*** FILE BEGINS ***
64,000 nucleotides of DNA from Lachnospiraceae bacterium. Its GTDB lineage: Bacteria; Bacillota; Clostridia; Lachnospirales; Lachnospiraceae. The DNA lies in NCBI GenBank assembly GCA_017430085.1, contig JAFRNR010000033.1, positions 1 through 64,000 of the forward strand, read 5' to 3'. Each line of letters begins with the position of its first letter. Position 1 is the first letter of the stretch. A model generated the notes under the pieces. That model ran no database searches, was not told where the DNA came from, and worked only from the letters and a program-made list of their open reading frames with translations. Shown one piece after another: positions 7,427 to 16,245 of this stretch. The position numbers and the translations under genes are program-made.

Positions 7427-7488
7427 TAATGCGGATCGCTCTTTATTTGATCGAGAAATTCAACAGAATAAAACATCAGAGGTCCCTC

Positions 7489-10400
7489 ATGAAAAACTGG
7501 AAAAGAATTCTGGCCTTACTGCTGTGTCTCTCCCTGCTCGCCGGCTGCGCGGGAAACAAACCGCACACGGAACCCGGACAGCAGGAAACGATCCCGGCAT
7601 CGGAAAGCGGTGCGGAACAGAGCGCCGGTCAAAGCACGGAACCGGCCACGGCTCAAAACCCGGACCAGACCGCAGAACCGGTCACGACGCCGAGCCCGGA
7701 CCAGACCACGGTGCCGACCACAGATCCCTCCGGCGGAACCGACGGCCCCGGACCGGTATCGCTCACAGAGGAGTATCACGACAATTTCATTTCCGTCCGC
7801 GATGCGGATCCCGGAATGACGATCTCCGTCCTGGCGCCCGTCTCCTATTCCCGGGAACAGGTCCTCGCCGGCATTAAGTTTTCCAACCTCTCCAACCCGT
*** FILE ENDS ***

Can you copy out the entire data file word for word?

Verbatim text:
64,000 nucleotides of DNA from Lachnospiraceae bacterium. Its GTDB lineage: Bacteria; Bacillota; Clostridia; Lachnospirales; Lachnospiraceae. The DNA lies in NCBI GenBank assembly GCA_017430085.1, contig JAFRNR010000033.1, positions 1 through 64,000 of the forward strand, read 5' to 3'. Each line of letters begins with the position of its first letter. Position 1 is the first letter of the stretch. A model generated the notes under the pieces. That model ran no database searches, was not told where the DNA came from, and worked only from the letters and a program-made list of their open reading frames with translations. Shown one piece after another: positions 7,427 to 16,245 of this stretch. The position numbers and the translations under genes are program-made.

Positions 7427-7488
7427 TAATGCGGATCGCTCTTTATTTGATCGAGAAATTCAACAGAATAAAACATCAGAGGTCCCTC

Positions 7489-10400
7489 ATGAAAAACTGG
7501 AAAAGAATTCTGGCCTTACTGCTGTGTCTCTCCCTGCTCGCCGGCTGCGCGGGAAACAAACCGCACACGGAACCCGGACAGCAGGAAACGATCCCGGCAT
7601 CGGAAAGCGGTGCGGAACAGAGCGCCGGTCAAAGCACGGAACCGGCCACGGCTCAAAACCCGGACCAGACCGCAGAACCGGTCACGACGCCGAGCCCGGA
7701 CCAGACCACGGTGCCGACCACAGATCCCTCCGGCGGAACCGACGGCCCCGGACCGGTATCGCTCACAGAGGAGTATCACGACAATTTCATTTCCGTCCGC
7801 GATGCGGATCCCGGAATGACGATCTCCGTCCTGGCGCCCGTCTCCTATTCCCGGGAACAGGTCCTCGCCGGCATTAAGTTTTCCAACCTCTCCAACCCGT